GP Insights # 227, 19 January 2020
In the news
On 15 January 2020, UNSC held a private meeting with the 15 member body on the Kashmir subject after Pakistan's ally China pressed to discuss the political arrests and ongoing restrictions on the internet access in an international platform.
A three-judge bench of the Supreme Court ruled on 5 January, that the right to internet access as a 'fundamental right' under article 19 was subjected to reasonable restrictions.
The Supreme Court has directed the Jammu and Kashmir administration to review all orders within a week which enforces limitations in the Union Territory since the abrogation of Article 370 by the federal government in August 2019 and to bring back internet facilities for e-banking, trade, government websites, and hospital services. It has also said, any order passed to limit internet services will be subjected to judicial review.
The Supreme Court also said that the repetitive imposition of Section 144 CrPC is an 'abuse of power' which was used to subdue legitimate expression and also all orders from this time will be published in the public domain which will offer civic a provision for a legal challenge.
This move by China comes after 16 envoys majorly from Latin American, and African nations visited Kashmir to get a grip of the ground situation succeeding the revocation of Article 370 in the Union Territory.
Issues at large
On 5 August 2019, the federal government scrapped Article 370 and 35A which granted special status to Jammu and Kashmir. The Parliament passed the bill which proposed the division of Jammu and Kashmir into two union territories.
Under article 370 and 35A, special status was promised during the accession of J&K with India, when the princely states were offered with the choice of joining either Pakistan or India after independence in 1947. The special status allowed the J&K to exercise control over the laws in all matters, excluding finance, defence, foreign affairs, and communication. They had a separate constitution and flag, and non-Kashmiris were denied property rights.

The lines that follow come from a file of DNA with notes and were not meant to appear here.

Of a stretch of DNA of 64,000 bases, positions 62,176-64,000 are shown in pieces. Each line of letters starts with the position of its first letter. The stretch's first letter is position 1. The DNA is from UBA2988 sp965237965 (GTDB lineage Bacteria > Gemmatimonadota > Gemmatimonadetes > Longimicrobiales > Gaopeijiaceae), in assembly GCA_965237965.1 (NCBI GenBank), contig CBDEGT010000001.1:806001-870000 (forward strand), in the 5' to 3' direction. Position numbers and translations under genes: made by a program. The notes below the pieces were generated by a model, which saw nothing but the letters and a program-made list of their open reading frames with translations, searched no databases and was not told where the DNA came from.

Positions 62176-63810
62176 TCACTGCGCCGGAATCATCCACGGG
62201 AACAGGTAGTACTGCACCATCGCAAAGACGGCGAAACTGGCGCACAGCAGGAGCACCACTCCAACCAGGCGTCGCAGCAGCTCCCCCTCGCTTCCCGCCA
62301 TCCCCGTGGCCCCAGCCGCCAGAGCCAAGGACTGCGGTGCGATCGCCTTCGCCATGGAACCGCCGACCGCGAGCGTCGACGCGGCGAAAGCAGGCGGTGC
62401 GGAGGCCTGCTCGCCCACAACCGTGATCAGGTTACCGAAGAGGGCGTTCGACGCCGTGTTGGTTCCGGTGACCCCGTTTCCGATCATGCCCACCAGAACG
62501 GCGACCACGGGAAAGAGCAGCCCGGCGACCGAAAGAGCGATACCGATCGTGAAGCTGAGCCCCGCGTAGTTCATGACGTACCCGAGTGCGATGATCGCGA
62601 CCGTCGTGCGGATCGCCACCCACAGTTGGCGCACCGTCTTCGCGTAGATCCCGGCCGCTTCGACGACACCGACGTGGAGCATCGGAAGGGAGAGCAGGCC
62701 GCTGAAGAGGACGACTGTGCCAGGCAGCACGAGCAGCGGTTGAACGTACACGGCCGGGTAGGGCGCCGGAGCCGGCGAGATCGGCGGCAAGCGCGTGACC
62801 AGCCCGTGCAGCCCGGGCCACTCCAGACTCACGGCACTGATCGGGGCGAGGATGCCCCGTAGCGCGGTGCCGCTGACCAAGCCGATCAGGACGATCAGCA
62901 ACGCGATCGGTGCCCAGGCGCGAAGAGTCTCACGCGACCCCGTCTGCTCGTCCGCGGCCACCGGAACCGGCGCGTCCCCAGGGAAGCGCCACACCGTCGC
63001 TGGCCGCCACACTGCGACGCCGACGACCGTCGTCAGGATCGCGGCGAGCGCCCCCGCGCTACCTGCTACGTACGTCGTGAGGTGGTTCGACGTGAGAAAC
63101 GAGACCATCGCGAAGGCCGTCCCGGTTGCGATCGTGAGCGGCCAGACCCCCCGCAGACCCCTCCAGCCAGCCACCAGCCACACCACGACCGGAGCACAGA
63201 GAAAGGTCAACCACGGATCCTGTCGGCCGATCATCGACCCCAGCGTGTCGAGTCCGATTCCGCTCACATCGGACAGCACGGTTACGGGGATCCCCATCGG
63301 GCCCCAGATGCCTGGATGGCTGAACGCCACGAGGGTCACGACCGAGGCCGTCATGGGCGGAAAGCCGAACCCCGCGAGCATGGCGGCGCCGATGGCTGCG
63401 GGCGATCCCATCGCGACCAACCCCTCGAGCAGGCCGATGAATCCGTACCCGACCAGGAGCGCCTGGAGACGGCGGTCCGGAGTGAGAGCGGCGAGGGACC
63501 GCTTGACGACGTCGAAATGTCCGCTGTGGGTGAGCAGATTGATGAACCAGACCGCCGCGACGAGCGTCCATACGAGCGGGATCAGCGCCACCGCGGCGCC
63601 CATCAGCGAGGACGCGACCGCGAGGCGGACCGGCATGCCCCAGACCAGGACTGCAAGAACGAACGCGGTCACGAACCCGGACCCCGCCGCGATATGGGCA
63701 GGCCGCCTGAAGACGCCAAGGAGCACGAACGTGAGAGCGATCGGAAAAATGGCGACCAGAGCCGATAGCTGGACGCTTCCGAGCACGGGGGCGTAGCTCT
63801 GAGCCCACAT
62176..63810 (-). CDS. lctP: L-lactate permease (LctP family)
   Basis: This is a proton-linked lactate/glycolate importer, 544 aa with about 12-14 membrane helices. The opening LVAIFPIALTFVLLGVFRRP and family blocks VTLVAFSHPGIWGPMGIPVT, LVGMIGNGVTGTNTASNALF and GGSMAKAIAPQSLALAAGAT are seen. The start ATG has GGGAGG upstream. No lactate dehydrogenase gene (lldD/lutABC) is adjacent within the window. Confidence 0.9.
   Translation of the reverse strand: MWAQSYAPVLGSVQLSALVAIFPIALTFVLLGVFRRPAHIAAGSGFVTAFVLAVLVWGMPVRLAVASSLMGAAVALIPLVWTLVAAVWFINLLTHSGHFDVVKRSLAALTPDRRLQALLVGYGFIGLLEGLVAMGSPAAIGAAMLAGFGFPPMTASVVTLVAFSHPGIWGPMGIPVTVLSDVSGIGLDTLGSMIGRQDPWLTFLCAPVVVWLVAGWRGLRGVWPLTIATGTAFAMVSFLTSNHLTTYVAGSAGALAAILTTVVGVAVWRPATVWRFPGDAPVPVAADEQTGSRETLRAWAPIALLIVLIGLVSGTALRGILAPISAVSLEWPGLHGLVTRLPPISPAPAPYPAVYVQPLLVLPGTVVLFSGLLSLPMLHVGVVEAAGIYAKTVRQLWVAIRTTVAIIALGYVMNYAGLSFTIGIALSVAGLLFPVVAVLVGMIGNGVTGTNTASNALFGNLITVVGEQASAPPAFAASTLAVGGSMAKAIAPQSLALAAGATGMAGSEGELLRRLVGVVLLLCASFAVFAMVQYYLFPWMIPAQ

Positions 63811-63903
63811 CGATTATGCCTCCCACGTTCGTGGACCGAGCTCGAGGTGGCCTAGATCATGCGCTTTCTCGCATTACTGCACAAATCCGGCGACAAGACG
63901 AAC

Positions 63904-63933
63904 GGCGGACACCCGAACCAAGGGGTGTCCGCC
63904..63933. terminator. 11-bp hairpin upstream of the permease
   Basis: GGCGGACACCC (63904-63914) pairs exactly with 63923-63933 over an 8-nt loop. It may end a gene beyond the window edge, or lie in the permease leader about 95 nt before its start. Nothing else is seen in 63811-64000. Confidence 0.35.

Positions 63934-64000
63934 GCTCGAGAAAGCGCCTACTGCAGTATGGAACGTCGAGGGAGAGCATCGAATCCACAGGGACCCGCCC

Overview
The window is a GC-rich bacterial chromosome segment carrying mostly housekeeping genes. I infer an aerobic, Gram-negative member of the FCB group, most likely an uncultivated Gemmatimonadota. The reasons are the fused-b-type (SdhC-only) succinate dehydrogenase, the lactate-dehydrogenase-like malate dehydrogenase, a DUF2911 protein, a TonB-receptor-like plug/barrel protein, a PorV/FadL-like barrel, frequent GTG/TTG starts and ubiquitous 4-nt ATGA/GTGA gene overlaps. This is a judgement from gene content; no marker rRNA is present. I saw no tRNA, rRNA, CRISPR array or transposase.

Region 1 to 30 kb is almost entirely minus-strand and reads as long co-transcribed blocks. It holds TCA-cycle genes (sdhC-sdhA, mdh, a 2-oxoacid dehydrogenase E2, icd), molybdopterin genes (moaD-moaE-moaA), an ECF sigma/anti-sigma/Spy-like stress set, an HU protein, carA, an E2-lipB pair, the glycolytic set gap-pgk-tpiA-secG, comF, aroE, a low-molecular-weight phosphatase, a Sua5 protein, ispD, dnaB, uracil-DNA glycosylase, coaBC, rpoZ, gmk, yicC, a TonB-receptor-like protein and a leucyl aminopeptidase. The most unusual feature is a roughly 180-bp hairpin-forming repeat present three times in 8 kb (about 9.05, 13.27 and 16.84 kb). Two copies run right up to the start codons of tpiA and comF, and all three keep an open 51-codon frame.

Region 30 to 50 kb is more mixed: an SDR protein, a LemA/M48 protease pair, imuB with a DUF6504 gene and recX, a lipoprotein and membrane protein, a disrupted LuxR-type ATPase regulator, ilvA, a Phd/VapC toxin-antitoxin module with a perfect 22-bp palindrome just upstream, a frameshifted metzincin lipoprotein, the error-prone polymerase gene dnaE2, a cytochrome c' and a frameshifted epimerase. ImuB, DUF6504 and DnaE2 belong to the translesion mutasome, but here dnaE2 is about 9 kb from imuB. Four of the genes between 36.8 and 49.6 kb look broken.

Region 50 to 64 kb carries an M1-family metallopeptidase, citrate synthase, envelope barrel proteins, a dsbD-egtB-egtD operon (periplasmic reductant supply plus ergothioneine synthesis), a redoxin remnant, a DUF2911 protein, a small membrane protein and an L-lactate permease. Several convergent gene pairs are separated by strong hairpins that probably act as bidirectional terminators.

Besides scrapping Article 370 and 35A, India also pushed troops to the region, imposed a curfew, and cut off telecommunications and internet services to address security issues. Political leaders were placed under arrest. The administration justified its action that it prevented terrorism, the spread of extremist ideologies and the influence of infiltrators on the border.
While a section within J&K, especially in the Jammu region welcomed the scrapping of the above two Articles, the Kashmir Valley is opposed to the same. The Valley considers that the conditions imposed on them inhumane and undemocratic. The Kashmiris also fear that this move will alter the demographic atmosphere of the Muslim majority region by permitting non-Kashmiris to buy land there.
Developments within J&K have also undermined the already prevailing tensions with Pakistan leading to cold diplomatic relations. Outside the region, many have voiced the restoration of normalcy to J&K.
While the people of Kashmir Valley consider the shut down as undemocratic, unconstitutional and inhumane, the administration considers it essential to maintain order. The State has to find a means to maintain a balance between the two – order and democracy.
Second, developments since August 2019 have also increased the differences between the regions and the communities within J&K. The administration cannot be seen as siding with one community.
Third, India also has to balance between regional security and international reputation. At the global level, developments relating to J&K is undermining India's status as the largest democracy. Debates within and outside the UN on J&K is harming India's global rise.